In general, it’s not a bad idea to start with the Alliance for Digital Humanities Organization. In addition to making an on-line version of one of our texts available, they also offer a Companion to Digital Literary Studies and a number of other publications and resources. As you can probably imagine, a lot of resources for the digital humanities are indeed digital and they are on-line. That does not necessarily mean that they are well-organized and that there isn’t redundancy and overlap. In an ideal world, perhaps one could search through everything at once, but that moment has not yet arrived. And so, here in somewhat piecemeal fashion but enumerated into a list which makes it all look much better, is a tentative list of what may be considered some of the significant resources in this field:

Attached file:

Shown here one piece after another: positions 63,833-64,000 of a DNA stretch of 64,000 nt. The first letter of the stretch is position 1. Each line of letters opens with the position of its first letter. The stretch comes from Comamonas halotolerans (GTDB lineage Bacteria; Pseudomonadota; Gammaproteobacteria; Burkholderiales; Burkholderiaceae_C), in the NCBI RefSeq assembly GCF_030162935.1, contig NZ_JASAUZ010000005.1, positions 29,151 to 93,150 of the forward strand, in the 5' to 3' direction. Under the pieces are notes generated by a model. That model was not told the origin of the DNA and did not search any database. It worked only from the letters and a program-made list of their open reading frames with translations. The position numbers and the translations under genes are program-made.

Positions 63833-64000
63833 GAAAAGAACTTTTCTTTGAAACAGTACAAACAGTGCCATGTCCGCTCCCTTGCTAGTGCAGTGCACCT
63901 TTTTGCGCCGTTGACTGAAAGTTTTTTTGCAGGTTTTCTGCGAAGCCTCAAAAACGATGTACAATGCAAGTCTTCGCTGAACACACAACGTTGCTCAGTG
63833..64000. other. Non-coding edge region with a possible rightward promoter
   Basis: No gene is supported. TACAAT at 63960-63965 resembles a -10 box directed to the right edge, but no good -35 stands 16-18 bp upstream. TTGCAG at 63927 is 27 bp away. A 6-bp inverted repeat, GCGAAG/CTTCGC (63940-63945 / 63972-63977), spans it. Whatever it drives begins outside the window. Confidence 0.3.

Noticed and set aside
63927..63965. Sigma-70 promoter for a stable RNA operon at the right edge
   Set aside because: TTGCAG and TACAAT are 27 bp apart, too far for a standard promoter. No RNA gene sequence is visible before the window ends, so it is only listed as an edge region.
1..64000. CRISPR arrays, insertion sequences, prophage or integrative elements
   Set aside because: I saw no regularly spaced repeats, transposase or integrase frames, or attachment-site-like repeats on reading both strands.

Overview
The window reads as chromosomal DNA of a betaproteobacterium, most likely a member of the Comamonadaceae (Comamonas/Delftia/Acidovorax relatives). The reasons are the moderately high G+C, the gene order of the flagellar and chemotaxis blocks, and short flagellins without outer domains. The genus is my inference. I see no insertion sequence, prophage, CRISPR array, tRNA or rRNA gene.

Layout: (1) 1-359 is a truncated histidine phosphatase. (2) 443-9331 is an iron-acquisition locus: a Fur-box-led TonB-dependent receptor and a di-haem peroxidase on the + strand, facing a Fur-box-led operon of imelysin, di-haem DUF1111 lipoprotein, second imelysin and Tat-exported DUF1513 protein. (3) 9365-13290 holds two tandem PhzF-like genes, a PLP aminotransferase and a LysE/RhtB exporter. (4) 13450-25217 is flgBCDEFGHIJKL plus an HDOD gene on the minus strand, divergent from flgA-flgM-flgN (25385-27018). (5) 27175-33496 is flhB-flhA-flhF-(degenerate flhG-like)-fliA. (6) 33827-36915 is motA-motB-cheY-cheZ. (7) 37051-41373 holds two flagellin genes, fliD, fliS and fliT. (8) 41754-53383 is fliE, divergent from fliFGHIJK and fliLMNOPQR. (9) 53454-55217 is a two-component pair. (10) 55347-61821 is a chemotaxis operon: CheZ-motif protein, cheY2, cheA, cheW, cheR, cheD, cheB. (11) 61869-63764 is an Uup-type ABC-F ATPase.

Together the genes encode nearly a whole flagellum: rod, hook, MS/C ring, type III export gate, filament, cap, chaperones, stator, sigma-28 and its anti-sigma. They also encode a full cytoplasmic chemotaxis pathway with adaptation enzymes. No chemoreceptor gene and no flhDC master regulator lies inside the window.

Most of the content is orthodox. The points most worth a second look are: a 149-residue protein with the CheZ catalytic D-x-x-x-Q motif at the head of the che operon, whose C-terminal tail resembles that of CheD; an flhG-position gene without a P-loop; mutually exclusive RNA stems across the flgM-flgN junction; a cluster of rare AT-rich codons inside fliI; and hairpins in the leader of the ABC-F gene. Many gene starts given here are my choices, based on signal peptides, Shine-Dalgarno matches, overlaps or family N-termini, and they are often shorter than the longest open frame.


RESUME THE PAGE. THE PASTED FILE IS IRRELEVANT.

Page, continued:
Have digital humanities questions? Then you need Digital Humanities Answers:

The goal of DH Answers is to create a friendly and inviting space where people can help each other with questions about languages, tools, standards, best practices, pedagogy, and all things related to scholarly activity in the digital humanities (broadly defined). No question is too small, or too simple, or, for that matter, too broad or difficult. The community will answer your question, or help narrow the focus, or simply add to the community knowledgebase. After all, sometimes a question needs more space than a medium like Twitter might offer, and is a little more specific (or basic!) than one might feel comfortable posting on Humanist or specialist mailing lists.

They are also on Twitter.